The US solar industry contracted a record 10 GW of utility-scale solar photovoltaic (PV) capacity in the second quarter of 2022, boosted by increased demand after the recent passage of the Inflation Reduction Act (IRA), shows a new report by Wood Mackenzie.
The quarterly volumes accounted for the largest contracted capacity in a single trimester since 2019 and marked a jump of 201% from the first three months of the year. As a result, the country’s contracted solar pipeline reached an all-time high of 88 GW.
“The utility-scale solar segment is seeing a real boost of interest and investment. There are still some short-term challenges for installations, as we continue to grapple with supply chain challenges, but the future looks very bright,” said Sylvia Leyva Martinez, senior research analyst with Wood Mackenzie.
IRA, which will provide long-term tax incentives for investment in the renewable energy sector, was passed in August. According to the global research and consultancy firm, the benefits of the law will be not that discernible until 2025 due to the supply chain hurdles. Its forecast for the US utility-scale solar market is for 437 GW of fresh capacity to be added in the period 2022-2032.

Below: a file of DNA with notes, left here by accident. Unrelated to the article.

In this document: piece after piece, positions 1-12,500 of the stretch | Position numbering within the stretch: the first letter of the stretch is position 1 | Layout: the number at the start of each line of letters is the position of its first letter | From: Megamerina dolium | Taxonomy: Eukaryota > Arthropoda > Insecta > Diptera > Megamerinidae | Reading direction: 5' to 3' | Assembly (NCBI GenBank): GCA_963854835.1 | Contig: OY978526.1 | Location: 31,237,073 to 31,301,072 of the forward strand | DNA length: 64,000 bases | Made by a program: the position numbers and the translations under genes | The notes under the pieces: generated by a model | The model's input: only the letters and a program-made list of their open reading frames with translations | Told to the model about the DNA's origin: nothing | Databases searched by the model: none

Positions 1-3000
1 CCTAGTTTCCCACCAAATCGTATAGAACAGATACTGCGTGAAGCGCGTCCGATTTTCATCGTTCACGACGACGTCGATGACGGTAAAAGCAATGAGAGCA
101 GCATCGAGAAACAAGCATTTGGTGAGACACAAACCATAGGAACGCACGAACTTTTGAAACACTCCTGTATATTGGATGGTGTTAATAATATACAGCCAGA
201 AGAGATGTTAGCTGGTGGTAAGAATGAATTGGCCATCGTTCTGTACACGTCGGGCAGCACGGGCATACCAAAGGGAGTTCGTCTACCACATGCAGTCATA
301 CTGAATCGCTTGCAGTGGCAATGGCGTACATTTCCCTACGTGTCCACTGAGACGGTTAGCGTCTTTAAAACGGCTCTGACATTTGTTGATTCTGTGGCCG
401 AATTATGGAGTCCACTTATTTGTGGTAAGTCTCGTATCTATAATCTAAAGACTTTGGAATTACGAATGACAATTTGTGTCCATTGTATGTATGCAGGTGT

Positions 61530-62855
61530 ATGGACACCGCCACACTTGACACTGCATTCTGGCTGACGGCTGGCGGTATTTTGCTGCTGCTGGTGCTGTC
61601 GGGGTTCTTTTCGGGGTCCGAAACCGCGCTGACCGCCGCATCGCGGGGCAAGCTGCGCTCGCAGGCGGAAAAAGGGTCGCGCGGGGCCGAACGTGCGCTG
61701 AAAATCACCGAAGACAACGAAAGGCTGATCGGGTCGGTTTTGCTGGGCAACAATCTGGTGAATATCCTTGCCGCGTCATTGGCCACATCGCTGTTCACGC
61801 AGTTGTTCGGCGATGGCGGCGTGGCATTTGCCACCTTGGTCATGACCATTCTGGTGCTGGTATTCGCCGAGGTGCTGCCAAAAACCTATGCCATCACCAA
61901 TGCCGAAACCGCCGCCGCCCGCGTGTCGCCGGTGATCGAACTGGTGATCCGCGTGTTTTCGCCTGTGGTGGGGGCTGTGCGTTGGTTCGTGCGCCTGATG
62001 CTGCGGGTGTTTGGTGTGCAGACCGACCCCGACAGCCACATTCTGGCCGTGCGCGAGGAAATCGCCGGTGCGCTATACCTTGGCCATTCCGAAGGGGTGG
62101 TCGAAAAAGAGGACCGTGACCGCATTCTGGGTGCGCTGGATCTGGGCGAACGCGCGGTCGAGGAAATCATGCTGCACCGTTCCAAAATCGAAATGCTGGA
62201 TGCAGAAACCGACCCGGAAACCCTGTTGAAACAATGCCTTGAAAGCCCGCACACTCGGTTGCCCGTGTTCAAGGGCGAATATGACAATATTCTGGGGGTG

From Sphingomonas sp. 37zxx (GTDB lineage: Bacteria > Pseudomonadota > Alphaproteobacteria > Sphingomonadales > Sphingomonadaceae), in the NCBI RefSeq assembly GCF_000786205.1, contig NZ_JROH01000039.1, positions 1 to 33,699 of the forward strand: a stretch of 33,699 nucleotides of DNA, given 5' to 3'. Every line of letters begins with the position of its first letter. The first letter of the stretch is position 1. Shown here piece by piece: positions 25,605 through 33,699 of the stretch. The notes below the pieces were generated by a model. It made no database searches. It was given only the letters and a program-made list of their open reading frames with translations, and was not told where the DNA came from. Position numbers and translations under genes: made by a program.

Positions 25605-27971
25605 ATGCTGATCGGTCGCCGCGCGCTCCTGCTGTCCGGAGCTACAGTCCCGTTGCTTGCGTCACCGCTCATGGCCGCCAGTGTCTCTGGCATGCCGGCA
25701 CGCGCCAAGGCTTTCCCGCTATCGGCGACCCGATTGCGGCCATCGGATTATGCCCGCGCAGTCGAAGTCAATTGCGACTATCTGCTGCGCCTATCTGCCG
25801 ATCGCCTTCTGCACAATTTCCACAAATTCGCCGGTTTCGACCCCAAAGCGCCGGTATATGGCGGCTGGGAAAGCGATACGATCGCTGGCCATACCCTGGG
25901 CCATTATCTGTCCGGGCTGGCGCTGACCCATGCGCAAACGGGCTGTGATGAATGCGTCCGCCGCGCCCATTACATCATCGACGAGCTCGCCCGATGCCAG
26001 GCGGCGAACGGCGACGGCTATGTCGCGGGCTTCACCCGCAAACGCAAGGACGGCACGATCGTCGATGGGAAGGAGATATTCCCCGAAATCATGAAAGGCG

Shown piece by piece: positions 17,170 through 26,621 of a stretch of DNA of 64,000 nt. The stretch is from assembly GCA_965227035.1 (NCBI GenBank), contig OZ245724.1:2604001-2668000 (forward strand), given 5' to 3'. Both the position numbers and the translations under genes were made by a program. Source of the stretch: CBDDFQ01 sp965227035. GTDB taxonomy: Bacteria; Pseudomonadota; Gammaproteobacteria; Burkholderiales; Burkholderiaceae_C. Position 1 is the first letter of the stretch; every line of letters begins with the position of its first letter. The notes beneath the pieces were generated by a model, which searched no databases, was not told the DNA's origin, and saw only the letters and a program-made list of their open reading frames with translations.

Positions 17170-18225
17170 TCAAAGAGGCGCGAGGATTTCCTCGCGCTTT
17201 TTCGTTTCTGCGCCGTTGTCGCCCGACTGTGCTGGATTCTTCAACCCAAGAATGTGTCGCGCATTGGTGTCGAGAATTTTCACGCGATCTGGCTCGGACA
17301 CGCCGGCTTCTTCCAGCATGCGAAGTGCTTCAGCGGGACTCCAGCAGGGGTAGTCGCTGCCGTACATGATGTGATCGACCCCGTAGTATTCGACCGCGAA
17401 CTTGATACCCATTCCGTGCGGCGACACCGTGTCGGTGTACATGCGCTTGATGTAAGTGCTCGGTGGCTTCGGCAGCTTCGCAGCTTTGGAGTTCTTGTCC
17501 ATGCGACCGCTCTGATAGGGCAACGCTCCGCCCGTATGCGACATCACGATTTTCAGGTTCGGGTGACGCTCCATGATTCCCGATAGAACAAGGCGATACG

In terms of capacity deployments, the US commissioned 2.7 GW of utility-scale solar installations in the second quarter, or 24% more than in the preceding three months. Texas was the leader, being responsible for 53% of the total. Regardless of the growth, the three months through June were the lowest second-quarter since 2019 in terms of utility-scale solar deployment as the industry is stifled by the ongoing supply chain issues, Wood Mackenzie noted.
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